Designing MEP Systems for a Non-Traditional School

12 November 2018

The Pilot School, located in Wilmington, Delaware, opened its doors to their new facility in November of 2016 and is still receiving well-deserved praise for its exceptional design. The School originated in 1957 as an educational experiment consisting of a class of five young boys, and two teachers meeting at the Christ Church Sunday School in Greenville, DE. The teachers created an innovative education program, which would be soon known as the successful “pilot” plan. Due to the great success of the “pilot” program, the Pilot School was established. Sixty years later and the school still incorporates innovation into their teaching practices. The new building supports the school’s unique curriculum and teaching model.


The Pilot School sits on 50 acres of land that borders the First Historic National Park. The natural beauty surrounding the school’s campus plays an important role in the design of the school.  Intertwining environmental aspects into everyday learning is an effective way to reach students who may struggle in traditional school settings. The main entrance of the school is an atrium flooded with natural light and views of the surrounding nature. Instead of having a typical seating arrangement made up of benches and chairs, the atrium features large boulders placed in a semi-circle around a cozy fireplace. The school also features indoor and outdoor stone amphitheaters, a vegetative roof, an interactive tree-top science lab, and outdoor terraces designed to be social areas. Being surrounded by nature has a natural calming effect. Students who enter the Pilot School are often stressed from struggling with traditional classroom settings that aren’t geared towards supporting students with learning development difficulties. By incorporating nature into the curriculum, the Pilot School hopes to provide its students a comforting environment that also promotes productivity.


To integrate the outdoor environment indoors, the school features many floor-to-ceiling windows revealing scenic views of the surrounding landscape. Henry Adams’ MEP engineering team made sure to design lighting systems coordinated with the natural light of the space. Classroom lighting illumination levels properly meet the educational requirements of the school. The lighting design follows sustainable lighting design practices that are industry standard for providing general ambient lighting on work surfaces, up-lighting illumination to prevent a “cave feeling”, and specific task lighting on work surfaces to raise illumination levels. These lighting design practices incite a warm inviting space while focusing the energy used at specific locations to meet detailed object and task-oriented lighting.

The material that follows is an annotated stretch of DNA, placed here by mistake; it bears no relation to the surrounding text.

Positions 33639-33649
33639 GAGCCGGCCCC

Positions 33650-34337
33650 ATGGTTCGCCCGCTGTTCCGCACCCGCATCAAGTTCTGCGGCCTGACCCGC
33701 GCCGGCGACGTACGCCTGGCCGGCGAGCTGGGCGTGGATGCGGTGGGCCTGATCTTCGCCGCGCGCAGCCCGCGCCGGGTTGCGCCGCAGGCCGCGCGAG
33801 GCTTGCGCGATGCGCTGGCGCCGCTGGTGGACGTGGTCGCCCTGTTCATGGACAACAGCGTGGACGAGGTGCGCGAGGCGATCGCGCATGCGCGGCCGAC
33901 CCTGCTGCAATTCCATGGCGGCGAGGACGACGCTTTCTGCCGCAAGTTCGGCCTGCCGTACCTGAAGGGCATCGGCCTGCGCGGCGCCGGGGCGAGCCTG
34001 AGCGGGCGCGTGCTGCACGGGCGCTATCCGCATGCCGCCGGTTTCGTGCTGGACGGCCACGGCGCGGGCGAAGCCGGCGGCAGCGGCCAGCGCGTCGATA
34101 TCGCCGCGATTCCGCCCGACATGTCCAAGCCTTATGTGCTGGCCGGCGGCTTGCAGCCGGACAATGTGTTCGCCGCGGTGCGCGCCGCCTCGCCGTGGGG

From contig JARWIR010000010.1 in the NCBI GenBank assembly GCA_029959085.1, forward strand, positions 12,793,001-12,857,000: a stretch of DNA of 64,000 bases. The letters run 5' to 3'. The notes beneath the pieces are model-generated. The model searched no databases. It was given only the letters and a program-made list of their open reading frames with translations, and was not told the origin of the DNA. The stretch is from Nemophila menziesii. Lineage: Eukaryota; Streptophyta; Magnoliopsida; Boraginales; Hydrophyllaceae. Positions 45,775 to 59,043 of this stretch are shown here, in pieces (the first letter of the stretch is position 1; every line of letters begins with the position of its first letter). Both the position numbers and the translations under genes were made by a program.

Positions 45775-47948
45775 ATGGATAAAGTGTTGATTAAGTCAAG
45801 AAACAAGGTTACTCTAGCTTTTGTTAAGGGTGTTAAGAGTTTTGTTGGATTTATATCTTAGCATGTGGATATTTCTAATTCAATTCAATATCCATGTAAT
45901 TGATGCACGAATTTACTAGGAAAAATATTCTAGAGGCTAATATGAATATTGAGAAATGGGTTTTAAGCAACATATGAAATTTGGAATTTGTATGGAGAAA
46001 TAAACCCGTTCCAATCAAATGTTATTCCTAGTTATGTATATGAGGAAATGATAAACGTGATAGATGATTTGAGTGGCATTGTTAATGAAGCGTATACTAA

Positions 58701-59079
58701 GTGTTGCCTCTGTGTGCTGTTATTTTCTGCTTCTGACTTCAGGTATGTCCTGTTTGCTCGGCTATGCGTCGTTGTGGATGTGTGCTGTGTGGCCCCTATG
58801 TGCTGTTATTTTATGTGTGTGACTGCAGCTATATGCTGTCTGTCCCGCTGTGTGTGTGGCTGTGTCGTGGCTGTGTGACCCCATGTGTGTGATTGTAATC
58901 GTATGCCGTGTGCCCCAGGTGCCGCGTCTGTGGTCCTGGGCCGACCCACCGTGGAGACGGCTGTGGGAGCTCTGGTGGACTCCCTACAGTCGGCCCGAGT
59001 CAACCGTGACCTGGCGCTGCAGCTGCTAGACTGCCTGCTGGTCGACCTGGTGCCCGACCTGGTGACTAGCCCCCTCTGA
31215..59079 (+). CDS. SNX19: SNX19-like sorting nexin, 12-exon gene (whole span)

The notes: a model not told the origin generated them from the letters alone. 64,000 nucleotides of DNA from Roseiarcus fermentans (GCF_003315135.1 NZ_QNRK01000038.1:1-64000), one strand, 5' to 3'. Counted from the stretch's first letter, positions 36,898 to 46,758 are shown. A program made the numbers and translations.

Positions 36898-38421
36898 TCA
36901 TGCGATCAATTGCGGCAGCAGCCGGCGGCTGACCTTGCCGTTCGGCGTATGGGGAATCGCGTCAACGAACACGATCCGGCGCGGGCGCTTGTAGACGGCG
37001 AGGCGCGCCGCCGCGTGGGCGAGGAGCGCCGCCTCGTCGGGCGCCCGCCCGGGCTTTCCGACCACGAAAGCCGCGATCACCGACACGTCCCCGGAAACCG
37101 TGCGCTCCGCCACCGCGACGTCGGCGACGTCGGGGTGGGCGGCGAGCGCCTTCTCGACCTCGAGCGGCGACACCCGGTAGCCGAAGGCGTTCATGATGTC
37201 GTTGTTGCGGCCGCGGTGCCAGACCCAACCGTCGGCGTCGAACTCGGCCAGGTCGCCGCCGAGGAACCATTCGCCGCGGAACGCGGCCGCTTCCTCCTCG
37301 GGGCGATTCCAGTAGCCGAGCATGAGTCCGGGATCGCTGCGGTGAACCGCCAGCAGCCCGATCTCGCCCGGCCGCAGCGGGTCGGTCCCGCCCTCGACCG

When students are comfortable with their surroundings, they are more confident, and ready to learn. The Pilot School steers away from the more utilitarian setting of most public schools and focuses on harboring a tranquil environment fit for learning. Classrooms are installed with sound dampening carpet, and the whole school is double dry-walled to maintain a quiet and calm setting. MEP systems are acoustically treated to eliminate radiated noise and allow for a more peaceful atmosphere. Air handling units, cooling tower, and heat pump units are all strategically placed on the roof to reduce acoustical impact on the facility.


Building the confidence of students is one of the main goals of the Pilot School. The indoor saltwater swimming pool is not only a luxury feature of the school, but is used as a resource to help students build self-esteem. The pool’s beach-style entrance allows nervous students to dip their toes in and approach new activities at their own pace. Once they have built up their confidence, those students will have the opportunity to participate in other activities offered like canoeing, and snorkeling. To support the aquatic facility, Henry Adams’ MEP engineers had to address issues of condensation, humidity control, and indoor air quality. They provided mechanical solutions including a deck drain system, pool heaters, make up water system, backwash and pool draining piping system, and chemical controller system. 

The Pilot School provides a synergetic environment that supports the imagination of students, as well as a unique curriculum objectives. Henry Adams designed MEP systems ensuring the health, comfort and productivity of students and teachers.